The defendants argue that, despite the "corroborating circumstances" upon which the State relies, there was no probable cause for their arrests because (1) there was no showing of a factual basis for the informant's conclusions, and (2) the informant's tip about a Colorado source of supply is so general and vague that — even as arguably corroborated — it is not sufficient to establish probable cause. Aguilar v. Texas (1964), 378 U.S. 108, 12 L.Ed.2d 723, 84 S.Ct. 1509; People v. Gates (1980), 82 Ill. App.3d 749, 403 N.E.2d 77.
• 2 The State replies that there was sufficient independent corroboration of the informant's information for the totality of the circumstances to establish probable cause. (People v. Blitz (1977), 68 Ill.2d 287, 369 N.E.2d 1238, cert. denied (1978), 435 U.S. 974, 56 L.Ed.2d 68, 98 S.Ct. 1622.) We find that, even though Blitz may reach the limit on how far the term "probable cause" can constitutionally be stretched (see dissenting opinions), the facts in the present case fall short of the showing that was sufficient to establish probable cause in that case. We agree with the defense arguments and we conclude that, based on the information made available to the agents in this case, a person of reasonable caution would not have been justified in believing that an offense had been committed or that the offense had been committed by the defendants.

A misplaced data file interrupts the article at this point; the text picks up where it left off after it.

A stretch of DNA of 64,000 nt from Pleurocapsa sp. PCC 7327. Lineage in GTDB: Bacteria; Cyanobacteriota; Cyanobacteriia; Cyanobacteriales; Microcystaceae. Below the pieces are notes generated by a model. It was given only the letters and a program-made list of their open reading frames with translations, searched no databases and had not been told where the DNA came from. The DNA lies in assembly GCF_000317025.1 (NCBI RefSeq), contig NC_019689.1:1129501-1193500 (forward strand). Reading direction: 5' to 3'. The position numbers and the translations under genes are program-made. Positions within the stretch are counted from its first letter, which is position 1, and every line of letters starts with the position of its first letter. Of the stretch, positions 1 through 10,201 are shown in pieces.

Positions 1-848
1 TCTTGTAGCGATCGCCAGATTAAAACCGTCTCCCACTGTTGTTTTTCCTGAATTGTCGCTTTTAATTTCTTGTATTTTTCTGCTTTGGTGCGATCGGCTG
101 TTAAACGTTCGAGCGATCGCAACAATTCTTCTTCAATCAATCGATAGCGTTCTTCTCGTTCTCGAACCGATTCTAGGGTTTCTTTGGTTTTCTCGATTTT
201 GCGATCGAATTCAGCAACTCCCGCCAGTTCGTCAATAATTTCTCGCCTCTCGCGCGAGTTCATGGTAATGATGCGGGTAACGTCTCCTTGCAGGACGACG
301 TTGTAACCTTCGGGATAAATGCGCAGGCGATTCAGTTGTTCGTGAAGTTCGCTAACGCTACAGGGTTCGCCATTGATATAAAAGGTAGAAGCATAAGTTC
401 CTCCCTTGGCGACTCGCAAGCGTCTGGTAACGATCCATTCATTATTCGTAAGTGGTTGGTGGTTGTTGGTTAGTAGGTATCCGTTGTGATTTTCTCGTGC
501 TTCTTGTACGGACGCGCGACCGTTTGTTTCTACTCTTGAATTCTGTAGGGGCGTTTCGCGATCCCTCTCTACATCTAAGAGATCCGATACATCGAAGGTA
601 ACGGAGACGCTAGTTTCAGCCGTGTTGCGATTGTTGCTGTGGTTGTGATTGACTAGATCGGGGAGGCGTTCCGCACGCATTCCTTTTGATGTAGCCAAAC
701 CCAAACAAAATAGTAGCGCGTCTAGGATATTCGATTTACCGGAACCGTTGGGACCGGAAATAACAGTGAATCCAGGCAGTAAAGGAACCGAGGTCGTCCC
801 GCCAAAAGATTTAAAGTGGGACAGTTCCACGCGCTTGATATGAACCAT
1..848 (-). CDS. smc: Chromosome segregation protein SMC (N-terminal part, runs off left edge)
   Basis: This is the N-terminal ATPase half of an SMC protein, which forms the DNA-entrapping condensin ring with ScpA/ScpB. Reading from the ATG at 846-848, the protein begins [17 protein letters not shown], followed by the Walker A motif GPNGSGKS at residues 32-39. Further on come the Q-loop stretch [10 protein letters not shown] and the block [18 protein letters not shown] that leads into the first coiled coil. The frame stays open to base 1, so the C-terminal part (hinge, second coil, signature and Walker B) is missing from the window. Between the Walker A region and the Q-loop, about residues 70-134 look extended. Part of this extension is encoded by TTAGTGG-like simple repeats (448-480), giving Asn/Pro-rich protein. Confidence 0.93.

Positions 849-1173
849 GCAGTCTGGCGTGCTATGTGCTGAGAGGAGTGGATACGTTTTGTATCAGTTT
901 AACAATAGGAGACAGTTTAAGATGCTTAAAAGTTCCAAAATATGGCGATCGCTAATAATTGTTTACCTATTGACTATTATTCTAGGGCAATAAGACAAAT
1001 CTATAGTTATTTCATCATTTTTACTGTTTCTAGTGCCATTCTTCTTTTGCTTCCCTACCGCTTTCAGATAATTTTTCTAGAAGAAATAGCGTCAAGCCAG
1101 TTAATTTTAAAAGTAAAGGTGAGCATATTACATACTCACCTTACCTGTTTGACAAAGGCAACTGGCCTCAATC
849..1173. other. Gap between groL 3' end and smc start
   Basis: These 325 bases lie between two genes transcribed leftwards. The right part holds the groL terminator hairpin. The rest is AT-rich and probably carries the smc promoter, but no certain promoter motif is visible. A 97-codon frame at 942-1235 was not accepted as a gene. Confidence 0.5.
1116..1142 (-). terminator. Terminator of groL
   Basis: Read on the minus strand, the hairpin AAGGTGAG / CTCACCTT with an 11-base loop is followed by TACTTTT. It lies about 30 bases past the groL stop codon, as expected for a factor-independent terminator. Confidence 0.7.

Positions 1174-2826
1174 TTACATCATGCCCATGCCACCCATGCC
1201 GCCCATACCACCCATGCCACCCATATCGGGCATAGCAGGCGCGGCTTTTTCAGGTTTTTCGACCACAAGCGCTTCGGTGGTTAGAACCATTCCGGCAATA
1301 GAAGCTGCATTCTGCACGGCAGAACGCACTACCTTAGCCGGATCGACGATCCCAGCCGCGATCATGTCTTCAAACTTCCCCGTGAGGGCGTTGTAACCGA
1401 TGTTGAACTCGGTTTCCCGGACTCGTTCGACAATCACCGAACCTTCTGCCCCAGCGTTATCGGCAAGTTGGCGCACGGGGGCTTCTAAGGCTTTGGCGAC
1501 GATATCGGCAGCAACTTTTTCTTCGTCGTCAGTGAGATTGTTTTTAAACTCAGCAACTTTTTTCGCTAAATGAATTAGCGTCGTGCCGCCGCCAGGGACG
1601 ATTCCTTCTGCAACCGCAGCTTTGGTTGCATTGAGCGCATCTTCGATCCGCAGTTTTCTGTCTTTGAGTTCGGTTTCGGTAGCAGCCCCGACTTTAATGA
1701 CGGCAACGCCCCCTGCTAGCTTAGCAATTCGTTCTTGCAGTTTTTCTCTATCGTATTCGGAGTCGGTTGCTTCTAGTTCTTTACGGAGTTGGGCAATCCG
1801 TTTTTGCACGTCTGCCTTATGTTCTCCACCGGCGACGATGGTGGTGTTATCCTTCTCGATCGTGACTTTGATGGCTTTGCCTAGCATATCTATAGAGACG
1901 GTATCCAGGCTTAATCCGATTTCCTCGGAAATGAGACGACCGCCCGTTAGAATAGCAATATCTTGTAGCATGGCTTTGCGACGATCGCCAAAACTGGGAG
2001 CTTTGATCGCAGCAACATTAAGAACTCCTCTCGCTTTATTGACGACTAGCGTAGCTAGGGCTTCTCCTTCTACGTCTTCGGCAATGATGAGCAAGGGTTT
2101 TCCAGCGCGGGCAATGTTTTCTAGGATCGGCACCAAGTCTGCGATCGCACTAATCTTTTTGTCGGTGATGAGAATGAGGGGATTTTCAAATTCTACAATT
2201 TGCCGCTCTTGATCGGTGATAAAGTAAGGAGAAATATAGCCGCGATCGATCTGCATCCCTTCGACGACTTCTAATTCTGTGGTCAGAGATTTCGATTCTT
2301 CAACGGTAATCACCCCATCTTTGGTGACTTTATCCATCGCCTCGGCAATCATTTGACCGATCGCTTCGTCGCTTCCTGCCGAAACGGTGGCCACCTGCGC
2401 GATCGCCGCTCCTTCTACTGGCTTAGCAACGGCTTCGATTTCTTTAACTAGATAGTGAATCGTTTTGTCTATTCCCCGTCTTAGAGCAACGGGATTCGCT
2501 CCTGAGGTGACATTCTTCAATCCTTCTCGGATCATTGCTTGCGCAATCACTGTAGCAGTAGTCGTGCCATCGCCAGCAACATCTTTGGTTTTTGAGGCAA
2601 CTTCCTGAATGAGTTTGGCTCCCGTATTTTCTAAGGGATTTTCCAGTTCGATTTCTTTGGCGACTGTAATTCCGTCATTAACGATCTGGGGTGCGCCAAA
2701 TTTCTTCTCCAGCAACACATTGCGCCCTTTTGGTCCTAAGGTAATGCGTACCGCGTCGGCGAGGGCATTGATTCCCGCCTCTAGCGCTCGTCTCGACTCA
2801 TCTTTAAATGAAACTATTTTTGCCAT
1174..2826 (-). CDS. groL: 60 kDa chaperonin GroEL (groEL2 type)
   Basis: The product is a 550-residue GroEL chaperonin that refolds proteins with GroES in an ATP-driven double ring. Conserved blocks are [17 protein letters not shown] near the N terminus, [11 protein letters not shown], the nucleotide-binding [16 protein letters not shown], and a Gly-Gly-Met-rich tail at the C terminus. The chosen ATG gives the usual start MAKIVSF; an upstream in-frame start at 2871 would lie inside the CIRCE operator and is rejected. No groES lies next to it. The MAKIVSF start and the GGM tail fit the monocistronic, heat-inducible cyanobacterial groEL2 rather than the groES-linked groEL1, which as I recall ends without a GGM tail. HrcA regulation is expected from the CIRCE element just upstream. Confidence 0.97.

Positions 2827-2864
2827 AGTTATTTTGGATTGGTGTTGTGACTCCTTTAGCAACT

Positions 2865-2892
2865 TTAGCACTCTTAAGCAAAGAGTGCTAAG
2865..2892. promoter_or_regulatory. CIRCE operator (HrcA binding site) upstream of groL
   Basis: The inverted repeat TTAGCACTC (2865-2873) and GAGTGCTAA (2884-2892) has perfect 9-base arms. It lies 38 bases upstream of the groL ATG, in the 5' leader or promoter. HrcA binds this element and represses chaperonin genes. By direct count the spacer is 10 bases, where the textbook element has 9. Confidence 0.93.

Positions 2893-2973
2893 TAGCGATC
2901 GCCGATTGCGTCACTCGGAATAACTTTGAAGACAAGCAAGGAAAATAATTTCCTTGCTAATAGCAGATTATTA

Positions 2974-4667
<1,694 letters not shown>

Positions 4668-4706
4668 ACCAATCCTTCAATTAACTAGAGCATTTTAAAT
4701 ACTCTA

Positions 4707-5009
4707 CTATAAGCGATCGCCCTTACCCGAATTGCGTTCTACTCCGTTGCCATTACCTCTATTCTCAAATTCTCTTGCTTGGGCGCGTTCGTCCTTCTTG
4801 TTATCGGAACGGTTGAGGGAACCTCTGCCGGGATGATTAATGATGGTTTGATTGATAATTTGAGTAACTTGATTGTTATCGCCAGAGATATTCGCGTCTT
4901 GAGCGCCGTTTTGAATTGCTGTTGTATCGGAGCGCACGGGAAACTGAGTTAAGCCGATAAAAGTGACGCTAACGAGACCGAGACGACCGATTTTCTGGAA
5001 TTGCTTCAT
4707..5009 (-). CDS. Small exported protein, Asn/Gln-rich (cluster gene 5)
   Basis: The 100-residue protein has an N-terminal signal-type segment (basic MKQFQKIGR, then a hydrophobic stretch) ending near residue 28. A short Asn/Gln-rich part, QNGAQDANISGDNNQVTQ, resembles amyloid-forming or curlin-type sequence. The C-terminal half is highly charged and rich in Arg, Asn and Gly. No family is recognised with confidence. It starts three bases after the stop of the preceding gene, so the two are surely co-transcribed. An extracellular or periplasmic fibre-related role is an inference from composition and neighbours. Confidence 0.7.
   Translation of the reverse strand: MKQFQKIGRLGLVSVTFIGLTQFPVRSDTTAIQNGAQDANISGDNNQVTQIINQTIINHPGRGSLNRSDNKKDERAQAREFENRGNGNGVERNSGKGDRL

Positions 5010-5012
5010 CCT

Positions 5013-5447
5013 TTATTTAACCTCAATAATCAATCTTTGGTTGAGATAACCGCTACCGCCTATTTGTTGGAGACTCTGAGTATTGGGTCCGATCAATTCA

For the preceding reasons we affirm the order of the circuit court suppressing the evidence in this case as the tainted fruit of an unlawful arrest.
SULLIVAN, P.J., and MEJDA, J., concur.